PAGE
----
from the Superior Court of the State of Alaska, Third
Judicial District, Anchorage, Andrew Guidi, Judge. Superior
Court No. 3AN-13-05718 CI.
C. Perkins, Hartig Rhodes LLC, Anchorage, for Appellant.
F. Butterfield, Wyatt & Butterfield, LLC, Anchorage, for
divorcing couple reached a settlement agreement that was
incorporated into a divorce decree issued by the superior
court. The settlement provided that the qualified marital
portion of the husband's pension would be distributed to
the wife and the nonqualified portion would be distributed to
the husband, subject to a provision for equitable
reallocation if the values of those portions changed
significantly. The settlement also described four firearms
and ammunition that the husband would deliver to the wife.
After the decree issued, the wife's portion of the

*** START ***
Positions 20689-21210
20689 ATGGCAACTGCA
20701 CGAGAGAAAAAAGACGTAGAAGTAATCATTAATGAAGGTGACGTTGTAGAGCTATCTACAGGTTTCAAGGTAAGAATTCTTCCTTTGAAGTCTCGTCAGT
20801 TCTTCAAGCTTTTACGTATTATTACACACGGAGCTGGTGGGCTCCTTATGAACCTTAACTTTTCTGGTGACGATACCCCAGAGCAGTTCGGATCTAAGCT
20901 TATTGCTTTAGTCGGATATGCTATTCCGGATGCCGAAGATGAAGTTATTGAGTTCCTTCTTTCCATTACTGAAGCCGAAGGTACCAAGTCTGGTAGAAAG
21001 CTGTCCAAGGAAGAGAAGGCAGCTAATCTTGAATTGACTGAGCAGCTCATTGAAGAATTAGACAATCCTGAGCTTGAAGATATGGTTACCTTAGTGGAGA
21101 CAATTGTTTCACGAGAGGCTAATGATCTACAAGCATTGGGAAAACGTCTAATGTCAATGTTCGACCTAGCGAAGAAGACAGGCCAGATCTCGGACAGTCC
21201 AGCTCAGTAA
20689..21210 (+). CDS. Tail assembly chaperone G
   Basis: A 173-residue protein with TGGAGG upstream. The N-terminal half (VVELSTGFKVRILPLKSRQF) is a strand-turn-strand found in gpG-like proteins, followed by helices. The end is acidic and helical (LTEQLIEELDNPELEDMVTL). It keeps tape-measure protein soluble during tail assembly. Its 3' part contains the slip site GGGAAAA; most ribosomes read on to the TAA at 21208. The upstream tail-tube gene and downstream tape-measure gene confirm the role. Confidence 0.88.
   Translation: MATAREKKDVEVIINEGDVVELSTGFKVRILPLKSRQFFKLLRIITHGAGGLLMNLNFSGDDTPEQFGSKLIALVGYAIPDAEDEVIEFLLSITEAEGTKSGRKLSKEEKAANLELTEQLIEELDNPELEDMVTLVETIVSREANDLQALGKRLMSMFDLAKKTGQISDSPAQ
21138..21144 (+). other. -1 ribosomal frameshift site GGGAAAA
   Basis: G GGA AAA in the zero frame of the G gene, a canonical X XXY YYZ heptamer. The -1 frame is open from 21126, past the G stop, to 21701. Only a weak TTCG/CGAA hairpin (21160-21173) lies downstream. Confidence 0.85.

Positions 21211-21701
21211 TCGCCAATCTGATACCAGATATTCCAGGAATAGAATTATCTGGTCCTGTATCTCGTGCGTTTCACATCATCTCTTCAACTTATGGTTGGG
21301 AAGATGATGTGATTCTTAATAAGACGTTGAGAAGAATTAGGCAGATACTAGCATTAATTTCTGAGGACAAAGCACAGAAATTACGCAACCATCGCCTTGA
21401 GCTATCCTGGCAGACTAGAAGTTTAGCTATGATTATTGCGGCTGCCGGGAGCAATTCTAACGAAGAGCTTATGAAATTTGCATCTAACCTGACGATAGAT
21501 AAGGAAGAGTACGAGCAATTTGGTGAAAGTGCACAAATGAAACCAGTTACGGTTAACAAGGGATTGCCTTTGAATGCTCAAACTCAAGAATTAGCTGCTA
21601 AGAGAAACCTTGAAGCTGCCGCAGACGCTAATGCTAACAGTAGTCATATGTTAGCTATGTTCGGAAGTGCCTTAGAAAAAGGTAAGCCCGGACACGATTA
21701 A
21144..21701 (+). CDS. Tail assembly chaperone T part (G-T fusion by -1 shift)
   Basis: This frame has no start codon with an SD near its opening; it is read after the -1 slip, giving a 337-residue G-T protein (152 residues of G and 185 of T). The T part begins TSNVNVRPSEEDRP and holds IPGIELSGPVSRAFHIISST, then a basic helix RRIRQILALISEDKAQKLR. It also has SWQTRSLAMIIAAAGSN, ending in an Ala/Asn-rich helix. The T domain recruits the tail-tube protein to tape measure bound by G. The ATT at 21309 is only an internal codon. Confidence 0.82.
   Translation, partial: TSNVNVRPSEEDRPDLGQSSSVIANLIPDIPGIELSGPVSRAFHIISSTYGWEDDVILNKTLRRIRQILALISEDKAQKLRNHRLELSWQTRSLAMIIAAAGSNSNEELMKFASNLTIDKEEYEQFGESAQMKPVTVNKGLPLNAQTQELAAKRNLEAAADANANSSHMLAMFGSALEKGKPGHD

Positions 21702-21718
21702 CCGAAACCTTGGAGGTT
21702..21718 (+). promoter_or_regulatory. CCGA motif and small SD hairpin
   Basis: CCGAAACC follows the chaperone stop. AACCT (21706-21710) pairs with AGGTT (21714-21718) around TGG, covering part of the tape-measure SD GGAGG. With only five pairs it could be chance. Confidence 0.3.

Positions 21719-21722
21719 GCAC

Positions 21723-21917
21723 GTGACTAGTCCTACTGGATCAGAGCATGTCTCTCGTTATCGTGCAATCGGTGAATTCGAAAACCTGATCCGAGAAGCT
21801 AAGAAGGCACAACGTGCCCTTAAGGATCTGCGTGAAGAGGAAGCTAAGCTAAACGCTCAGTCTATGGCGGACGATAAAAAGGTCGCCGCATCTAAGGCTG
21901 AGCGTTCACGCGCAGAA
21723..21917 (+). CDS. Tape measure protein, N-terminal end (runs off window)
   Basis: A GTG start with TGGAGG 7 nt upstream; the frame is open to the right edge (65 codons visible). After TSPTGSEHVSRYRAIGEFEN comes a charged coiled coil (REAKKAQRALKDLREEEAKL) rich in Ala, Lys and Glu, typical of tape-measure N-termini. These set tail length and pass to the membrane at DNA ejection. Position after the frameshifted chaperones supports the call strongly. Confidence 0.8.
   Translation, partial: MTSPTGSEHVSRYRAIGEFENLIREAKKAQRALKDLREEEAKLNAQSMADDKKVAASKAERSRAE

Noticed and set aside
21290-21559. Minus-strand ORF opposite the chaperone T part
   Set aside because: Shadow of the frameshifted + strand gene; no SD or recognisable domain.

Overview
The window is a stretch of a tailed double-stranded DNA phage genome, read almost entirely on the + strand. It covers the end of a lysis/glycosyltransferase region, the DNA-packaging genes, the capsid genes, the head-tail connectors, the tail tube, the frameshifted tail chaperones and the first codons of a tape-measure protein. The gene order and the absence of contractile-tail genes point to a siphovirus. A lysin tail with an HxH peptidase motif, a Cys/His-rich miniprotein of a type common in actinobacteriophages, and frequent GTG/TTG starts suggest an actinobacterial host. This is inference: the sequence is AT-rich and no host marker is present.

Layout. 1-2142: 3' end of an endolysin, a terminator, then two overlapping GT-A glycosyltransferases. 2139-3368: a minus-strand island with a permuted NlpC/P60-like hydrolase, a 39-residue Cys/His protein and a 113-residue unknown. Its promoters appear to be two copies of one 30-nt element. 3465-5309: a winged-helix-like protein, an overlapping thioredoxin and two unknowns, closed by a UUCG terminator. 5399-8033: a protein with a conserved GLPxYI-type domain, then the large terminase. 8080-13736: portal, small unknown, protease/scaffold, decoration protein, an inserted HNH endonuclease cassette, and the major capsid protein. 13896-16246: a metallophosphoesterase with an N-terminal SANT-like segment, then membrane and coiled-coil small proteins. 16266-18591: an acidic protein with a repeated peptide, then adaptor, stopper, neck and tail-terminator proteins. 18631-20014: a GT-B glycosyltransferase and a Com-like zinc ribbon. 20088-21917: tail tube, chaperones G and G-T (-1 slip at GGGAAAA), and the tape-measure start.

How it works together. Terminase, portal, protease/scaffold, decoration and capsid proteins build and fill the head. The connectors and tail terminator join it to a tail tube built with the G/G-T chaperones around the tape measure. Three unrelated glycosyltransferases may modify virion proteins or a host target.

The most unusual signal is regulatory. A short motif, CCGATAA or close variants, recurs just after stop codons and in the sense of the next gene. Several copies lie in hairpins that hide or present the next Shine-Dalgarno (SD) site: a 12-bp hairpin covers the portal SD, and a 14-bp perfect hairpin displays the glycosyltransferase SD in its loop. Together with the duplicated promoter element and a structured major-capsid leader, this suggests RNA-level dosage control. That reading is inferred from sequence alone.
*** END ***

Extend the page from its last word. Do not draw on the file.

pension declined in value and the husband's portion
increased, so the wife filed motions attempting to obtain
information about the reasons for this change in value and
attempting to enforce the settlement agreement's
equitable reallocation provision to compensate for the
changes. She also argued that the husband had not delivered
the specific guns bargained for at settlement. After motion
practice and an evidentiary hearing, the superior court ruled
for the husband in all respects, and it awarded enhanced
attorney's fees against the wife. The wife appeals.
conclude that the significant change in the relative values
of the parties' pension accounts triggers the
verification and reallocation provision of their settlement
agreement. Accordingly, we reverse the superior court's
denial of the wife's motion for an equitable reallocation